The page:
Wow, this past year has been a whirlwind, and as we wind towards the end of 2013 I have been abruptly reminded of just how quickly we go from the land of the healthy to that of the breast cancer diagnosed. You’d think there would be some bodily warning signs to alert us, but as I can attest, in 1996 and then in 2005 – and now again in 2013, breast cancer does not seem to come with a warning label!
Since October (when I was diagnosed with DCIS) I have been trying to really pay attention this time. Not that I wasn’t paying attention before, but over the nearly 18 years since my original diagnosis, I’m noticing that I only really pay attention to breast cancer when someone says I have it. Because, as is human nature, when it’s in the abstract the need to be hyper-vigilant is simply not that great. Actually, when breast cancer is in the abstract, there are times when not thinking about it at all feels the most healing.
Well, I no longer have that luxury. Not only must I think about it, but I must make every attempt to take some sort of action that will allow me to say goodbye to breast cancer once and for all. And as we all know, that is no small task.
Last week I had my first round of appointments with my former oncologist and the female surgeon I will most likely be using when the time comes to make surgical decisions. Although I was not thrilled with the shift I’ve made from observer to patient, I had to chuckle when I realized just how fluidly we flow from regular human being to someone who can carry on a conversation while another person is feeling their breasts and poking fingers into their armpits. I can honestly say I would never have dreamed I could feel so relatively comfortable in these circumstances. But what else are you going to do? Flinch every time you have to disrobe? That would involve a lot of flinching!
While I was sitting in the oncology waiting room (God, how many times have I had to do this?) a young man came out of the doctor’s office and sat across from me. He couldn’t have been more than 21 or 22 – and it was obvious even to this casual observer that he was desperately ill. Whatever cancer he is suffering from is doing its best to disfigure him. I had thought when I first saw him that he had been badly burned, but overheard a nurse saying the markings I was seeing were tumors. He was waiting while they attempted to get him admitted to the hospital.
I didn’t want to appear to be staring, but he was sitting directly across from me, so it was not only awkward to look directly at him, it was equally awkward to try to avert my eyes. At one point we made eye contact and I smiled at him. It was as much to reassure myself as it was meant to show him that regardless of his physical deformities, I was trying to connect with him on a human level. My smile brought him to tears, but I wasn’t sure if I had comforted him or made him feel even more alone.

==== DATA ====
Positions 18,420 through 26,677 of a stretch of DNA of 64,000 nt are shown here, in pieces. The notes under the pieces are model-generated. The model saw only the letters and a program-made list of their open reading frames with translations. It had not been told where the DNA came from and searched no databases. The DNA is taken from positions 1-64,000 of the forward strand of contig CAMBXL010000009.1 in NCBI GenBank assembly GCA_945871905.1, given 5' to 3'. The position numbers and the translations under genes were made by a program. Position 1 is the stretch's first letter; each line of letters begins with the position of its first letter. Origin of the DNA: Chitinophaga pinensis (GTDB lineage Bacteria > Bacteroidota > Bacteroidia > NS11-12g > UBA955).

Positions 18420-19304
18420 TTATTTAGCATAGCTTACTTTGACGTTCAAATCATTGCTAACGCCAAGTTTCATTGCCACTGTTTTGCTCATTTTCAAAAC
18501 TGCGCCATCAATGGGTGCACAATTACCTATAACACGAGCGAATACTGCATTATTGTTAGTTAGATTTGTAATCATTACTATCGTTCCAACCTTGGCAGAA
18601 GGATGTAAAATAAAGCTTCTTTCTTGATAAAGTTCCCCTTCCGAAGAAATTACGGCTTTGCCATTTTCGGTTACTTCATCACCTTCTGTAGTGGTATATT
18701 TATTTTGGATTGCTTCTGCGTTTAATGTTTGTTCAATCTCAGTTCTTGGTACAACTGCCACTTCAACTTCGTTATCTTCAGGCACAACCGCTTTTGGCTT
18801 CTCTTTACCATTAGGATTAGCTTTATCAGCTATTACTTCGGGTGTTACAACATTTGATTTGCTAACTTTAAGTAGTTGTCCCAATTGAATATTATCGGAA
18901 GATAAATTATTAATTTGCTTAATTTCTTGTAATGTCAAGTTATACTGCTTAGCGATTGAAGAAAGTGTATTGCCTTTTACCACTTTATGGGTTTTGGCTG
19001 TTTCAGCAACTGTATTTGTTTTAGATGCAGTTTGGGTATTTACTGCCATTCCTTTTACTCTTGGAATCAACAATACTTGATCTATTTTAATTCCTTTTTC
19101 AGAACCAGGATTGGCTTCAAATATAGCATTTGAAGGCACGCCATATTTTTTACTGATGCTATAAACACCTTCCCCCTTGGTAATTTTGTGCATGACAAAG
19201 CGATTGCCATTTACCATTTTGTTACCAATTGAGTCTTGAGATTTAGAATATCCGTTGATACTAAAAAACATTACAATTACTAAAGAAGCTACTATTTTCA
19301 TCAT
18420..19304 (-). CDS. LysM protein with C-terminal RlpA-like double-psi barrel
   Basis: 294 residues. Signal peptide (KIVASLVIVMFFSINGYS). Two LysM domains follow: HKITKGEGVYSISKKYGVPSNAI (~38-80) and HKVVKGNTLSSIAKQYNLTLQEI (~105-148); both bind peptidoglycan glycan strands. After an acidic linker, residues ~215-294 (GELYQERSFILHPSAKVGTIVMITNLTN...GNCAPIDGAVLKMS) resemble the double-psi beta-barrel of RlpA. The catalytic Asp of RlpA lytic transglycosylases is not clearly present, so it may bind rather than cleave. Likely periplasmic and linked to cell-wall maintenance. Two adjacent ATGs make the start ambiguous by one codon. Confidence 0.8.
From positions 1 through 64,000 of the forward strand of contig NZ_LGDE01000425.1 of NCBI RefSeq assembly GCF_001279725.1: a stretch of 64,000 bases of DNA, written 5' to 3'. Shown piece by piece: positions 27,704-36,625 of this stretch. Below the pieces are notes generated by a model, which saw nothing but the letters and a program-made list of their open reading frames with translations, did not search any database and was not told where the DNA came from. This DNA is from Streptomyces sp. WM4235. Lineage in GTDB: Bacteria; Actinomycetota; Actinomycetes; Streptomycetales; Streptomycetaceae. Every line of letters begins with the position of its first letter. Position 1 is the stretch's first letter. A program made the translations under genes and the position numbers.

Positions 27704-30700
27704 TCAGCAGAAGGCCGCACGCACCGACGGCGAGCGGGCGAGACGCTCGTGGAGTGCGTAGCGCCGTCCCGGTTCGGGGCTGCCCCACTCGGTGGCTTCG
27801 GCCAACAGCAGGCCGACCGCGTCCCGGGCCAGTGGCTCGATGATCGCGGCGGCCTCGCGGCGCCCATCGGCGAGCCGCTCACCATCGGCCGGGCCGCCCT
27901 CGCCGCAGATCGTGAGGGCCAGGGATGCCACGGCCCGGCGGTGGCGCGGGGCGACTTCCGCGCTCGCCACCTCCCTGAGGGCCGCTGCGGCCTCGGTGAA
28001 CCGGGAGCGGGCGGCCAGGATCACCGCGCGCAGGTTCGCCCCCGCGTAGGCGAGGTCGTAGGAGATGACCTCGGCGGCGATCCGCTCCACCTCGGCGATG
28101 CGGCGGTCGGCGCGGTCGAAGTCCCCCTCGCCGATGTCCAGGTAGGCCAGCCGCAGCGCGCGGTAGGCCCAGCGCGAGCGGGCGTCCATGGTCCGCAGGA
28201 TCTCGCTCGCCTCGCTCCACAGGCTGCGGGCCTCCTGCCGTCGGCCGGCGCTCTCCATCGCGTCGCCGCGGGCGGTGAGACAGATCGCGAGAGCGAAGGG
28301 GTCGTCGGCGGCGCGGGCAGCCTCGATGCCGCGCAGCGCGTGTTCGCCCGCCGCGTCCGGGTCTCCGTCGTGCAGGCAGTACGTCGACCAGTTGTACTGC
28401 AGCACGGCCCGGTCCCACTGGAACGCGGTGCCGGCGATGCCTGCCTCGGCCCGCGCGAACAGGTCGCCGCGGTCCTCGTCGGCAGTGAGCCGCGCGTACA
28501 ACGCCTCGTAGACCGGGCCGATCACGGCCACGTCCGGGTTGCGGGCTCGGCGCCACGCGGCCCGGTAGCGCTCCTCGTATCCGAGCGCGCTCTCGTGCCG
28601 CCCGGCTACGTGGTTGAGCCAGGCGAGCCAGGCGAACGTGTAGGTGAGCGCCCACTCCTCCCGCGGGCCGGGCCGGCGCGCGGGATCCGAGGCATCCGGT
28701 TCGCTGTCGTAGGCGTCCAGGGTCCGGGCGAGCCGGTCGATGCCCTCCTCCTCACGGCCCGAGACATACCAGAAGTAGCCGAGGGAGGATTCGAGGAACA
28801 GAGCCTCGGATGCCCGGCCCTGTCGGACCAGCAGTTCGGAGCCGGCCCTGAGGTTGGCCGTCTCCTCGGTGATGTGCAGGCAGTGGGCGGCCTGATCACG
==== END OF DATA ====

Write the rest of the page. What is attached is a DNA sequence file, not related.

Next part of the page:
In that moment, I was absolutely, completely aware of the fact that I didn’t know what to do next. What I wanted to do was go and put my arms around him and tell him I wished there was something I could do. But I was a complete stranger, and was afraid any action on my part would be way too intrusive. In fact, I was fearful that my smile had not been seen as an act of kindness or compassion, but had only served to make him feel more alone.
I sat there wondering whose baby he was, because as a mother, I couldn’t help thinking how heartbroken someone who knows and loves him must be. I pondered why he was alone, trying not to put more drama into an already highly dramatic situation. I reassured myself that his parents lived far away and were probably on their way and would arrive any moment. I couldn’t bear the thought that he might truly be alone. And yet, I understand that not all stories even have happy beginnings.
While all of this was going through my mind, the nurse ushered me into the room so I could have my exam. In no time flat I was talking about my disease, my life, my this, my that – and the young man in the waiting room was ushered into that part of the brain where memories get stored.
I find it humbling when I give myself permission to think about what my brief encounter with that young man brought to me that day. I was feeling pretty sorry for myself. He made me realize just how lucky I am. He made me wish I was wiser, so I’d somehow have known how to truly comfort him. He made me grateful my own children are healthy – but sad that he is not. He made me wish I could know his story – but understand that it is his story, not mine, and in some ways my wish is simply so I can somehow feel better.
In the coming months I will be entering a clinical trial taking place at the University of Pennsylvania. I hope to start in late March. I will be writing more about this in the future, but for the moment I just wanted to take the time to share someone with you who touched my life in a very significant way – and who ironically will never know what an impact he had.
As we enter this joyous season, I hope each of you will take a moment to reflect upon someone who changed your life in this way and send your best wishes their direction.